WEDNESDAY, Dec. 19 (HealthDay News) -- Current -- and in some cases, rising -- levels of marijuana use by 8th, 10th and 12th graders are cause for concern, U.S. health officials said Wednesday.
Moreover, the misperception that marijuana is harmless continues to grow among teens, according to a report released by the White House Office of National Drug Control Policy.
However, the report included some positive news, too.
"There are significant reductions in use for many drugs including illegal ones," said Dr. Nora Volkow, director of the U.S. National Institute on Drug Abuse, which funded the survey. "Unfortunately, on the bad side, we are sustaining very high levels of marijuana use. At the same time the perception of the harm of marijuana use is at the lowest it's ever been -- this is concerning."
It is this perception that is driving the increasing use of marijuana, Volkow said. "This is despite the fact that using marijuana during adolescence is harmful to the human brain," she said.
In 2012, 6.5 percent of high school seniors said they smoked marijuana every day -- that's up from 5.1 percent in 2007, according to the report.
And almost 23 percent of these students said they had smoked marijuana in the month before the survey was done, and 36 percent admitted to smoking marijuana in the past year.
Among 10th graders, 3.5 percent said they smoked marijuana daily and 17 percent said they used the drug in the past month, while 28 percent used it in the past year, according to the survey.
Marijuana use goes up after 8th grade, the researchers found. Only 1.1 percent of 8th graders said they used it daily; 6.5 percent used it the past month and more than 11 percent used the drug in the past year, the investigators reported.
In addition, only about 42 percent of 8th graders said occasional marijuana use was harmful, while nearly 67 percent said regular use was harmful. These are the lowest rates since the survey began tracking this perception in 1991.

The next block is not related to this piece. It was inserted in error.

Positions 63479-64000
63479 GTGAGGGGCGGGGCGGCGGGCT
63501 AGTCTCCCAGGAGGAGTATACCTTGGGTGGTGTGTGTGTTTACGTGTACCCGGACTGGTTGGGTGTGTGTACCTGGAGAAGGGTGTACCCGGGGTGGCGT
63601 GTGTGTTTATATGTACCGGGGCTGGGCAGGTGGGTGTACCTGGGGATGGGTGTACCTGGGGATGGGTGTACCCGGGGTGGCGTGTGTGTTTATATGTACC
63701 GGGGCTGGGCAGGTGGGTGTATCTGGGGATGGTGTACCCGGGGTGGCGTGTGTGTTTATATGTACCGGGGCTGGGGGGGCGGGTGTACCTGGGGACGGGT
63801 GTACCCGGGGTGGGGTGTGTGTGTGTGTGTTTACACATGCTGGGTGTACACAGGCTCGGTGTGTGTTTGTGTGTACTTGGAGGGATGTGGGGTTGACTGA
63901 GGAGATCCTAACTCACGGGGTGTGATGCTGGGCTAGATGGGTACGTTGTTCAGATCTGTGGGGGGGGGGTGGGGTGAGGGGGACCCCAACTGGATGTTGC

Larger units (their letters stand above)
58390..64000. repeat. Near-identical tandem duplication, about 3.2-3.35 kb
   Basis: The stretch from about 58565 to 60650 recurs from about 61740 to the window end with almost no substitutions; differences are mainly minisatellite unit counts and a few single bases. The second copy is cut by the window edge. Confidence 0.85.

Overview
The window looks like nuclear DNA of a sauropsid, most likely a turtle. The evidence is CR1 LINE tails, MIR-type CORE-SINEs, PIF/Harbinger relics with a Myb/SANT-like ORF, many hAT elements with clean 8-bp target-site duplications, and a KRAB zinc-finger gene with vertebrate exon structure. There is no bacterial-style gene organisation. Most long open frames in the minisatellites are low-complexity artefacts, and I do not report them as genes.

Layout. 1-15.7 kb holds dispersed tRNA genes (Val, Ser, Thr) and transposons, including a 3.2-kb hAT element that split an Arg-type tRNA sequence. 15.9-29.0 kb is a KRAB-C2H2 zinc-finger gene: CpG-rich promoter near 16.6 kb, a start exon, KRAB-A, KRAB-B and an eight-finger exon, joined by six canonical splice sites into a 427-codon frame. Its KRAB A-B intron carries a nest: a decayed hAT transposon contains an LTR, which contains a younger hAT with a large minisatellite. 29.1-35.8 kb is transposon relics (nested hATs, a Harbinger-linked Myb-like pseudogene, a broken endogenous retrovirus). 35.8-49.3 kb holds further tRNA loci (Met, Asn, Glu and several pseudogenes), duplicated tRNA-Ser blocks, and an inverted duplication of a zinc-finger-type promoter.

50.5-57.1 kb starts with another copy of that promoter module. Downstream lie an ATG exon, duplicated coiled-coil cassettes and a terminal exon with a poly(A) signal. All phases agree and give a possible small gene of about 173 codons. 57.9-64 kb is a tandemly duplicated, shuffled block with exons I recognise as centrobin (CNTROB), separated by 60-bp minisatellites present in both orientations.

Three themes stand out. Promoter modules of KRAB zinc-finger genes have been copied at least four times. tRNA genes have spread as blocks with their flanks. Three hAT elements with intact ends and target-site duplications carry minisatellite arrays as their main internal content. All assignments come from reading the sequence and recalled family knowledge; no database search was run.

Moreover, as teens get older and marijuana use increases, the perception of the drug's harmfulness declines. Among 12th graders, only about 21 percent think occasional use is harmful and only 44 percent think regular use is harmful, the report states.
Volkow blamed the perception of marijuana as harmless on media attention to the drug and to its legalization in several states. Removing the legal barrier means people who would not have used the drug because it was against the law now will, she pointed out.
The survey was conducted by researchers at the University of Michigan. In all, more than 45,000 students from almost 400 public and private schools participated in this year's survey.
A more encouraging finding was that use of other drugs among teens had a steady modest decline. For example, in the past year, except for marijuana, drug use among teens was the lowest for all grades. For 8th graders it was 5.5 percent, while it was 10.8 percent for 10th graders and 17 percent for 12th graders.
In the past year, use of Ecstasy among 12th graders dropped to 3.8 percent, down from 5.3 percent a year ago, the researchers noted.
For the first year, the survey included the use of drugs known as "bath salts." These drugs contain an amphetamine-like stimulant and are often sold in drug paraphernalia stores.
The use of these drugs was relatively low, the report noted. Among 12th graders, for example, only 1.3 percent said they used them in the past month.
As for the use of the hallucinogenic herb Salvia, its use dropped among 10th and 12th graders. Last year 5.9 percent of 12th graders said they used this drug. This year that decreased to 4.4 percent.
Other highlights of the report include:
For more facts on teen drug abuse, visit the Nemours Foundation.
SOURCES: Nora D. Volkow, M.D., director, U.S. National Institute on Drug Abuse; Dec. 19, 2012, report, 2012 Monitoring the Future
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